Outlines the days the test is performed. This field reflects the day that the sample must be in the testing laboratory to begin the testing process and includes any specimen preparation and processing time before the test is performed. Some tests are listed as continuously performed, which means that assays are performed multiple times during the day.

Tuesday through Saturday

Report Available
The interval of time (receipt of sample at Mayo Clinic Laboratories to results available) taking into account standard setup days and weekends. The first day is the time that it typically takes for a result to be available. The last day is the time it might take, accounting for any necessary repeated testing.

Same day/1 to 5 days

Specimen Retention Time
Outlines the length of time after testing that a specimen is kept in the laboratory before it is discarded

14 days

Performing Laboratory Location
Indicates the location of the laboratory that performs the test

Rochester

Fees
Several factors determine the fee charged to perform a test. Contact your U.S. or International Regional Manager for information about establishing a fee schedule or to learn more about resources to optimize test selection.

  • Authorized users can sign in to Test Prices for detailed fee information.
  • Clients without access to Test Prices can contact Customer Service 24 hours a day, seven days a week.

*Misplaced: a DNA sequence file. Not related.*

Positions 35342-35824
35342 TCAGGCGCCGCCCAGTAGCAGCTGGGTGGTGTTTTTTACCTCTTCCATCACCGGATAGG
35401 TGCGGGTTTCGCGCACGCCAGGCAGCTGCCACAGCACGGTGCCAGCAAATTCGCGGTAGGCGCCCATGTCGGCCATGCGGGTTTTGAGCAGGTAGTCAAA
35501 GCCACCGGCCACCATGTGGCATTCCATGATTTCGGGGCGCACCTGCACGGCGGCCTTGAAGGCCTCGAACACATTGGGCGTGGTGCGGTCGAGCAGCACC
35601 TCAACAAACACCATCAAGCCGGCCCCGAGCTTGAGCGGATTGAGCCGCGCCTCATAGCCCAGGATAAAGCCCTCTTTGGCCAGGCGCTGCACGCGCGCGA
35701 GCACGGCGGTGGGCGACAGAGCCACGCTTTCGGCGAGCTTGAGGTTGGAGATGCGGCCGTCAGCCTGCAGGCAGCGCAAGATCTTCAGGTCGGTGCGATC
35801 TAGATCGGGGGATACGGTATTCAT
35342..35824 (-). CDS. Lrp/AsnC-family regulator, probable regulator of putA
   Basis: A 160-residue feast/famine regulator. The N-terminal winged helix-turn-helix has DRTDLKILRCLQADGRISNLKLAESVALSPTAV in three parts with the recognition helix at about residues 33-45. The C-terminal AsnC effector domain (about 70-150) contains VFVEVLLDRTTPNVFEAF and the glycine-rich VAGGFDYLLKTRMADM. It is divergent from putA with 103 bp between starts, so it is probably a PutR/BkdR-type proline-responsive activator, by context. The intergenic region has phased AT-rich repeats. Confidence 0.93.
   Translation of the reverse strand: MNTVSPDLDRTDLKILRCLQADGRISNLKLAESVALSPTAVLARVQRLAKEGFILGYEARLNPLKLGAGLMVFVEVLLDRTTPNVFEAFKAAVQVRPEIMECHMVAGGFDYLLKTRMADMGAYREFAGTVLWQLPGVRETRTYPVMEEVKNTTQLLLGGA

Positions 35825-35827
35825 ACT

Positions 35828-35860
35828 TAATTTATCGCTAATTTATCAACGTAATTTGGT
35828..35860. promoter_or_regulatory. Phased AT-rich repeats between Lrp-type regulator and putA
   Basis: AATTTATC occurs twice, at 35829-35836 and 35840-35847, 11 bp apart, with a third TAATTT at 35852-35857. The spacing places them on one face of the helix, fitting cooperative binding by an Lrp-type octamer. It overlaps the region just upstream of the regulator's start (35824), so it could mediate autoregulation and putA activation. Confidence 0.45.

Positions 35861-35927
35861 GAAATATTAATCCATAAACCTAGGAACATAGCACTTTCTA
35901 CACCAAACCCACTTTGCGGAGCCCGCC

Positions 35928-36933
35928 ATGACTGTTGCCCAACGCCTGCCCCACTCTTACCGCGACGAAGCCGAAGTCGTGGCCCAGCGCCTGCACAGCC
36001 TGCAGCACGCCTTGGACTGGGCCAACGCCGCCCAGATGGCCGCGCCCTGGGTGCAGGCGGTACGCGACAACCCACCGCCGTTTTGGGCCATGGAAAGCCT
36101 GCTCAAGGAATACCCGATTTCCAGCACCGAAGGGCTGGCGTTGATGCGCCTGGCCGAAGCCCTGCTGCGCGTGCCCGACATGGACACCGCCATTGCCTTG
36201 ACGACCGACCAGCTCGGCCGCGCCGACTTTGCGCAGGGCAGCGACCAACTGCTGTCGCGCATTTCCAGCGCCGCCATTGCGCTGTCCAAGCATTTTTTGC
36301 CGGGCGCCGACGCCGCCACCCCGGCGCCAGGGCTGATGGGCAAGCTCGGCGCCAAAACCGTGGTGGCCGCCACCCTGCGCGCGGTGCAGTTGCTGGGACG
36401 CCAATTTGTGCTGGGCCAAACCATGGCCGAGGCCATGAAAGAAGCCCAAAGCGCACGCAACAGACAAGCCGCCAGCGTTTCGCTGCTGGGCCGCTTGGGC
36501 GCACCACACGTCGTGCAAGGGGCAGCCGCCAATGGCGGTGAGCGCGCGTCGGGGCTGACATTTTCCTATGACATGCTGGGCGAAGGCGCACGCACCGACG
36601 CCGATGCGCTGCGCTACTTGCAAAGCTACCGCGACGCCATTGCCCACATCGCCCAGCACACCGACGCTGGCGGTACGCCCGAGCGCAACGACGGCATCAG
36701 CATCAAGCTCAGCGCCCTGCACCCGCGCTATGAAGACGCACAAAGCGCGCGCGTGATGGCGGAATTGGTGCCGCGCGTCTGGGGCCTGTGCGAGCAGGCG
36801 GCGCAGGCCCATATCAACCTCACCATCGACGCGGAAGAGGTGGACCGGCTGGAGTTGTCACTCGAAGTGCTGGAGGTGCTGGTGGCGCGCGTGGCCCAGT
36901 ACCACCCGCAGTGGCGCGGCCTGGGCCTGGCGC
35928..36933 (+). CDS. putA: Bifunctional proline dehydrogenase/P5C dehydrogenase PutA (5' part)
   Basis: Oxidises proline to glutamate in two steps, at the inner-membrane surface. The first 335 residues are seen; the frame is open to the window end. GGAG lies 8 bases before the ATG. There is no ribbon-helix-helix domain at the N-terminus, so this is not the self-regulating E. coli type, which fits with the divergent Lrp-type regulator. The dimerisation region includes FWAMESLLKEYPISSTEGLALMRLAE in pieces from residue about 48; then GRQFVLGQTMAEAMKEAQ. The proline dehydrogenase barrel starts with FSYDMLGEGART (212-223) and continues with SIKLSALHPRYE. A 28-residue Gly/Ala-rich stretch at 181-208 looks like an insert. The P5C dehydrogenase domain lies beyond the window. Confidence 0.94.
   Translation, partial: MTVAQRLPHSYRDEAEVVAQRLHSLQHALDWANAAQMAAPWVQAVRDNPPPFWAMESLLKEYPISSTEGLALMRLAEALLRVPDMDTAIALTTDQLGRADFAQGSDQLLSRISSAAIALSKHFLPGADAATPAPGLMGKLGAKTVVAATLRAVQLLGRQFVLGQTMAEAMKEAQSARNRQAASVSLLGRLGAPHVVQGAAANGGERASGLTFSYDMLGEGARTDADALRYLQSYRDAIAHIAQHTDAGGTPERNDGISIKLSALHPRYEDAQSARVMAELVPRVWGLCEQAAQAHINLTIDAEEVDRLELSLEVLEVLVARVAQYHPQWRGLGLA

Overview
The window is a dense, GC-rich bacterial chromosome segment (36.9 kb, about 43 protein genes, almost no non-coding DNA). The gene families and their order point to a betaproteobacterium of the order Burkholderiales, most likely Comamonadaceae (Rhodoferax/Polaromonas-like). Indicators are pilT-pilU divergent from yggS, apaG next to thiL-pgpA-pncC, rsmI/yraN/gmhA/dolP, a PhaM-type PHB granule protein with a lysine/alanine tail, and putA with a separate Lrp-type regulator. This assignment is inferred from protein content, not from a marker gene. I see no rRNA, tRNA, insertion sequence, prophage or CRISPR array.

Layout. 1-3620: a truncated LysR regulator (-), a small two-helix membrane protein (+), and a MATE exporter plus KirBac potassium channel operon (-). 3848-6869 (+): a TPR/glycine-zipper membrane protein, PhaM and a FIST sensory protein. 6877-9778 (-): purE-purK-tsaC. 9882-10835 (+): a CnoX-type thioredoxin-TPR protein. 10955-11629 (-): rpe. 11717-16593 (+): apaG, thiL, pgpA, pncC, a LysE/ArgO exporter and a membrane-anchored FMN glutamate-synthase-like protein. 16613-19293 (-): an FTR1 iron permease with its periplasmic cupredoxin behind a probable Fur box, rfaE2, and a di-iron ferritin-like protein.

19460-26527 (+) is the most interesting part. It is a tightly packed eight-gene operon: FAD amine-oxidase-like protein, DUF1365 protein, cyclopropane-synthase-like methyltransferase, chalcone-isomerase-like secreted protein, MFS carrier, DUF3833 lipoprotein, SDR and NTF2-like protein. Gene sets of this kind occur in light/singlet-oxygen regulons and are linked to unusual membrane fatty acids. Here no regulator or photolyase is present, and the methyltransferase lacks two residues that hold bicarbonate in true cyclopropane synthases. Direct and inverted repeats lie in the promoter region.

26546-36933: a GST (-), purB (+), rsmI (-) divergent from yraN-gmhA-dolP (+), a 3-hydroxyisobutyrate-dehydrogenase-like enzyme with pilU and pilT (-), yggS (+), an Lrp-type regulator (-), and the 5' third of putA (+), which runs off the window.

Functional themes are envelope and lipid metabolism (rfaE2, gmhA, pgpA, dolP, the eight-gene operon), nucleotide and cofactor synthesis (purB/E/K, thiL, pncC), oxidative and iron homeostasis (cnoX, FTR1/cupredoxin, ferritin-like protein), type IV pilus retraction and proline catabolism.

• Prospective clients should contact their Regional Manager. For assistance, contact Customer Service.

Test Classification
Provides information regarding the medical device classification for laboratory test kits and reagents. Tests may be classified as cleared or approved by the US Food and Drug Administration (FDA) and used per manufacturer instructions, or as products that do not undergo full FDA review and approval, and are then labeled as an Analyte Specific Reagent (ASR) product.

This test was developed, and its performance characteristics determined by Mayo Clinic in a manner consistent with CLIA requirements. This test has not been cleared or approved by the US Food and Drug Administration.

CPT Code Information
Provides guidance in determining the appropriate Current Procedural Terminology (CPT) code(s) information for each test or profile. The listed CPT codes reflect Mayo Clinic Laboratories interpretation of CPT coding requirements. It is the responsibility of each laboratory to determine correct CPT codes to use for billing.

CPT codes are provided by the performing laboratory.

80203

LOINC® Information
Provides guidance in determining the Logical Observation Identifiers Names and Codes (LOINC) values for the order and results codes of this test. LOINC values are provided by the performing laboratory.

Test Id Test Order Name Order LOINC Value
ZONI Zonisamide, S 29620-2
Result Id Test Result Name Result LOINC Value
Applies only to results expressed in units of measure originally reported by the performing laboratory. These values do not apply to results that are converted to other units of measure.
83685 Zonisamide, S 29620-2

Test Setup Resources

Setup Files
Test setup information contains test file definition details to support order and result interfacing between Mayo Clinic Laboratories and your Laboratory Information System.

Excel | Pdf

Sample Reports
Normal and Abnormal sample reports are provided as references for report appearance.

Normal Reports | Abnormal Reports

SI Sample Reports
International System (SI) of Unit reports are provided for a limited number of tests. These reports are intended for international account use and are only available through MayoLINK accounts that have been defined to receive them.

SI Normal Reports | SI Abnormal Reports